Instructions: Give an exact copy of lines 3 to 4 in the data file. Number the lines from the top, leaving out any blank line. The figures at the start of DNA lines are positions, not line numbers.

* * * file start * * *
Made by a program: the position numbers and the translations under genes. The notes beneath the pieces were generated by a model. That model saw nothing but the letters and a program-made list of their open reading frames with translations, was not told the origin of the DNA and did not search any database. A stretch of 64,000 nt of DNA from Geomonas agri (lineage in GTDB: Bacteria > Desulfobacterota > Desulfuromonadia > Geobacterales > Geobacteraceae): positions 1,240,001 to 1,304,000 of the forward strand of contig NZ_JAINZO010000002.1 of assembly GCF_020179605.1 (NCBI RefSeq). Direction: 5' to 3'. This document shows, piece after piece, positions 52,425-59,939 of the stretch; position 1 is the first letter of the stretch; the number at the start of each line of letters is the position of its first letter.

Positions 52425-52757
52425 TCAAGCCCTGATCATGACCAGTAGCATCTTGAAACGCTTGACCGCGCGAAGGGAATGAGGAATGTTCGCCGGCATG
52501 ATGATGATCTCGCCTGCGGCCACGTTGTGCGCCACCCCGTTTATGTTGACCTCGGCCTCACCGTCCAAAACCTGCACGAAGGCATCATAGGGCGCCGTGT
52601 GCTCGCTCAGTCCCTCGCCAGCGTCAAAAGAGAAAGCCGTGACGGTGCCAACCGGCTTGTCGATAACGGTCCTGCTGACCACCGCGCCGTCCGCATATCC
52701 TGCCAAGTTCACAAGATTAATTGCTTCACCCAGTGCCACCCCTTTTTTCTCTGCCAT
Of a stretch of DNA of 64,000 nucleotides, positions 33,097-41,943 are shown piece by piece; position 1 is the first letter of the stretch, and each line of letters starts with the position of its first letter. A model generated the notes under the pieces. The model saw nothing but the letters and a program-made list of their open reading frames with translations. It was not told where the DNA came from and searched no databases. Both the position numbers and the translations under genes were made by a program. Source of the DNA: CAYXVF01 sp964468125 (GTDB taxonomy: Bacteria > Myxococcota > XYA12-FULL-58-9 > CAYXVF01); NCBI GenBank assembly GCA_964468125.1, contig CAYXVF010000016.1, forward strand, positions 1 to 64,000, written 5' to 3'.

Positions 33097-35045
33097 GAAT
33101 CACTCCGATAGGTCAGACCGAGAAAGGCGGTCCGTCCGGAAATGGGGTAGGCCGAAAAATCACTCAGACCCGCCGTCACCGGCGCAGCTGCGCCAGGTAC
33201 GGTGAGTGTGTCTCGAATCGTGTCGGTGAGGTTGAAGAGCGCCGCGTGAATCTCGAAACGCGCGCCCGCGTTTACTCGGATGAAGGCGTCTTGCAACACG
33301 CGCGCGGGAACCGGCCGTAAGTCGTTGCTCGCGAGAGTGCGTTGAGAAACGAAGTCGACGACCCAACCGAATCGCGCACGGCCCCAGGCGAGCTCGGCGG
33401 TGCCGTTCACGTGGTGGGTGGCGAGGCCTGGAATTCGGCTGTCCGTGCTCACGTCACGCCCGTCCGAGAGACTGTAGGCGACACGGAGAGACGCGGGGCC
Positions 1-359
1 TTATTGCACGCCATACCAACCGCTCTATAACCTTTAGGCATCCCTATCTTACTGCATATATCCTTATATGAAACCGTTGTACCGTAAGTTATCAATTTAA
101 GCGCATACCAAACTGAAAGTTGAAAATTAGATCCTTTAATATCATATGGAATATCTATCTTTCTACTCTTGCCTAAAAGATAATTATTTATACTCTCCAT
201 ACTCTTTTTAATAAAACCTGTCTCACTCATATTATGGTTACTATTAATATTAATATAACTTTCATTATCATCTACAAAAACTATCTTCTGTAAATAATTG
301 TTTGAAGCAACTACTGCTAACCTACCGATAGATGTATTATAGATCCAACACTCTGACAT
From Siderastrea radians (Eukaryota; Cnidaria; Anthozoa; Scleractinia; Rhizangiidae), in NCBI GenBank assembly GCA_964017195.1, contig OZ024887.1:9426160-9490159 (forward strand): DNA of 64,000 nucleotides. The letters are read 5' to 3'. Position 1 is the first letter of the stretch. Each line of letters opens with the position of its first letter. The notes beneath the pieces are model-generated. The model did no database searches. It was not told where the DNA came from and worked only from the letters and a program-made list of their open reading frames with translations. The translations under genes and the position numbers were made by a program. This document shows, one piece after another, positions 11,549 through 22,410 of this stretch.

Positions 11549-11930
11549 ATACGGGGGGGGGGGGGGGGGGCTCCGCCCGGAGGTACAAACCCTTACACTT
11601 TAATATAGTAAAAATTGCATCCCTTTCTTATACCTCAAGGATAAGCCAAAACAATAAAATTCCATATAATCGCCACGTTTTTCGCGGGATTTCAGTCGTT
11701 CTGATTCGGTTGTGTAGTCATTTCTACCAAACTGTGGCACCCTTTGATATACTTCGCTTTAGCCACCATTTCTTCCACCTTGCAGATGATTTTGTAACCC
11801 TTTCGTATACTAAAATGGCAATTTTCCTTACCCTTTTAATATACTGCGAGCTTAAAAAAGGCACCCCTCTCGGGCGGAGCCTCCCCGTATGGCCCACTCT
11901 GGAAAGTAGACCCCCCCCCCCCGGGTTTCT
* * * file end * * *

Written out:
52425 TCAAGCCCTGATCATGACCAGTAGCATCTTGAAACGCTTGACCGCGCGAAGGGAATGAGGAATGTTCGCCGGCATG
52501 ATGATGATCTCGCCTGCGGCCACGTTGTGCGCCACCCCGTTTATGTTGACCTCGGCCTCACCGTCCAAAACCTGCACGAAGGCATCATAGGGCGCCGTGT